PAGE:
A common practice of mine during my trainings to greet as many of the participants ahead of time. During one training, a guy walked in wearing a unique looking Batman shirt, so I made a comment. His face lit up and he excitedly said to me, “Did you know that today is International Batman Day?” Having no clue that such a day existed, I shook my head and asked him to tell me more. He then went on to tell me that once a year on May 1st, any true Batman fan will wear clothing showing the Batman symbol. The symbol acts as a sort of “Bat Signal” to other true fans, so you both know that you both know. I thanked him for the information and he went into the room to find his seat.
Ten minutes later, a woman walked in wearing a Batman shirt. I pointed at her shirt with a big smile and said loudly, “Did you know that today is…” and she cut me off to finish my sentence, “International Batman Day!?”
“Yes!” we both replied at the same time.
I then told her that I’d love to introduce her to someone. She followed me over to the original Batman fan. As soon as they met, what do you think they talked about? Batman! They went deep into the intricacies of who they thought played Batman the best (Christian Bale), and Bruce Wayne’s online screen name (JonDoe297). They were instantly connected, which brings me to DFT Lesson #4.
Introductions are more effective when there’s a common thread.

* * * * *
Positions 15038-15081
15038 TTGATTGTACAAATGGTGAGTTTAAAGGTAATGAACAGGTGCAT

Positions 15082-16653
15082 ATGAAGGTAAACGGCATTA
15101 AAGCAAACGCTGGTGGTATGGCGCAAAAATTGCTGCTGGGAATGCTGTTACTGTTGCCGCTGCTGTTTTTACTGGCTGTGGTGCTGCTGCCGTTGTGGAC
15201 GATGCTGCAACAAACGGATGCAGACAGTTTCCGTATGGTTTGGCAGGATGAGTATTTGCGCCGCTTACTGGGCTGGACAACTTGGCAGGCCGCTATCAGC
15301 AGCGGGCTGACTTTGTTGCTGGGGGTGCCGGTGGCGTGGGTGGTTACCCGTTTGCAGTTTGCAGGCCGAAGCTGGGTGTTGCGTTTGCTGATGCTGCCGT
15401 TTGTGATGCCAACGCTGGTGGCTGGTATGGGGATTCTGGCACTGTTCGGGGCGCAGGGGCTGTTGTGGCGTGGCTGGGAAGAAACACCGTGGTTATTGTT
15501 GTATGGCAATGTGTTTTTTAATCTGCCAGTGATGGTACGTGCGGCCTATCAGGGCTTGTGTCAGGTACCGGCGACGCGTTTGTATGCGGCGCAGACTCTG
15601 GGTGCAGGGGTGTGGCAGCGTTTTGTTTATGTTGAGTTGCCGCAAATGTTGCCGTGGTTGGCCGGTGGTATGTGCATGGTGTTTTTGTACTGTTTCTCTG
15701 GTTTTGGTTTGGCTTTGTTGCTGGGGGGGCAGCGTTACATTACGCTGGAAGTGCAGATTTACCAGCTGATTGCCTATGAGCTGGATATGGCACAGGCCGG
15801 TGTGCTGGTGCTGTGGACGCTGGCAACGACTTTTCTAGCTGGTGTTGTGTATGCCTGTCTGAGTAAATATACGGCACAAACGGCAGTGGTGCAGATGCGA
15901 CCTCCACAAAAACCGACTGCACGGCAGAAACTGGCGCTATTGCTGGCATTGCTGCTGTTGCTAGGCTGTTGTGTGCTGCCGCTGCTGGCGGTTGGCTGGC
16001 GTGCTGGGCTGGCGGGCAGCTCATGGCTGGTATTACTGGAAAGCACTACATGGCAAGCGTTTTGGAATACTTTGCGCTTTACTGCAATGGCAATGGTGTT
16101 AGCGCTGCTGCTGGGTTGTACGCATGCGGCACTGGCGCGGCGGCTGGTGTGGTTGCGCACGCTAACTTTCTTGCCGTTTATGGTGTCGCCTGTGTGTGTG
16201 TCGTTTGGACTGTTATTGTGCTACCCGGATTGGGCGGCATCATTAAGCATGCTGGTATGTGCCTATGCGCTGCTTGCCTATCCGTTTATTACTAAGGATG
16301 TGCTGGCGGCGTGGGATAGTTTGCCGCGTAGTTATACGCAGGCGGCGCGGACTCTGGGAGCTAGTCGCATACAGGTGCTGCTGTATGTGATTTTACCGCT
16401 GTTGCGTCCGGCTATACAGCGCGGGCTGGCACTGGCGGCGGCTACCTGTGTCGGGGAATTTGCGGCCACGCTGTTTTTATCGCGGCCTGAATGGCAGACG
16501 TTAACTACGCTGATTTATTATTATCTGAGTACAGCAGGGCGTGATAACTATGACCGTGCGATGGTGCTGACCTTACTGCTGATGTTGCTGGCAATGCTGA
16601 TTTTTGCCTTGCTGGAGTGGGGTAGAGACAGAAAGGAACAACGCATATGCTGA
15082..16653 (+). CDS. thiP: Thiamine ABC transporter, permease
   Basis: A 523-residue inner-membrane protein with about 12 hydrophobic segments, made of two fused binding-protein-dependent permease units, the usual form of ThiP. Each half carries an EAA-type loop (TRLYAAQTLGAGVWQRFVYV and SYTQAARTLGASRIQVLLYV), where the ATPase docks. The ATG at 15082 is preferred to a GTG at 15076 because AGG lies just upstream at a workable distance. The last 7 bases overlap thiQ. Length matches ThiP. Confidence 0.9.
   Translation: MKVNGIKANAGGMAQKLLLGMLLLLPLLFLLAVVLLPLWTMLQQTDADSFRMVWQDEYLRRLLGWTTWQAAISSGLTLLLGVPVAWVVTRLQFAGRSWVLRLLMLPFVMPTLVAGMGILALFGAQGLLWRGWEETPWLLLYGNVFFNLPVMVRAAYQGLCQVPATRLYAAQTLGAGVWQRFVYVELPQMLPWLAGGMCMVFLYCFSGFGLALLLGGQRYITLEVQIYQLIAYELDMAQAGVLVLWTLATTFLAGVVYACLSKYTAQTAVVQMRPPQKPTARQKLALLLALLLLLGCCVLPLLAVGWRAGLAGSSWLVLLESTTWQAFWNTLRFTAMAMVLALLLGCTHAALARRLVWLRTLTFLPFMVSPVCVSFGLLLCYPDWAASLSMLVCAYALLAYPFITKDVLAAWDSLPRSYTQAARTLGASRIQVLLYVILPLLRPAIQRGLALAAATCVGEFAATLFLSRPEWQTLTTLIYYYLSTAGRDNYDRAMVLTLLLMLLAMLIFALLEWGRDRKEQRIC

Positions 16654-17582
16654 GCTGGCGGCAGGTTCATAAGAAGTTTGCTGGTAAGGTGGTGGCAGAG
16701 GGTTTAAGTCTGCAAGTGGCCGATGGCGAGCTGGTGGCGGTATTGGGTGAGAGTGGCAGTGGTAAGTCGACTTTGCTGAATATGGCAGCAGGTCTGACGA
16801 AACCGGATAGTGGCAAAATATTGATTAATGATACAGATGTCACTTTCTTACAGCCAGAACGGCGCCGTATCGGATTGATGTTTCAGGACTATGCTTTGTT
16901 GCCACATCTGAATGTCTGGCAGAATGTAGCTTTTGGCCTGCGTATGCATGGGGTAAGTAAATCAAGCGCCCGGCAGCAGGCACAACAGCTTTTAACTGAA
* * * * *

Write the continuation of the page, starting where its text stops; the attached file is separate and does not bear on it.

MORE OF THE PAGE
If you can find some way to connect people around a shared affinity, they are more likely to feel social comfort faster. They feel comfortable in these affinity groups because they are with someone that “gets them.” The shared affinity also gives both people something to talk about. Otherwise, they are stuck awkwardly bouncing around topics, trying to find something in common.
The Value of Affinity Groups
Introductions don’t have to come just from hobbies or music interests. They can also be generated based on work knowledge and skills. In larger organizations, knowledge management (KM) and knowledge transfer throughout the organization is a massive operation, and a massive challenge. According to the book The Happiness Advantage,* IBM was able to quantify that the value of each new connection made between employees is worth $948 in revenue.
Think about that for a moment. If you knew that each time you helped to facilitate affinity groups within your organization, there was a quantifiable value, I bet you’d be more likely to integrate introductions into your daily habits. Well, now you know!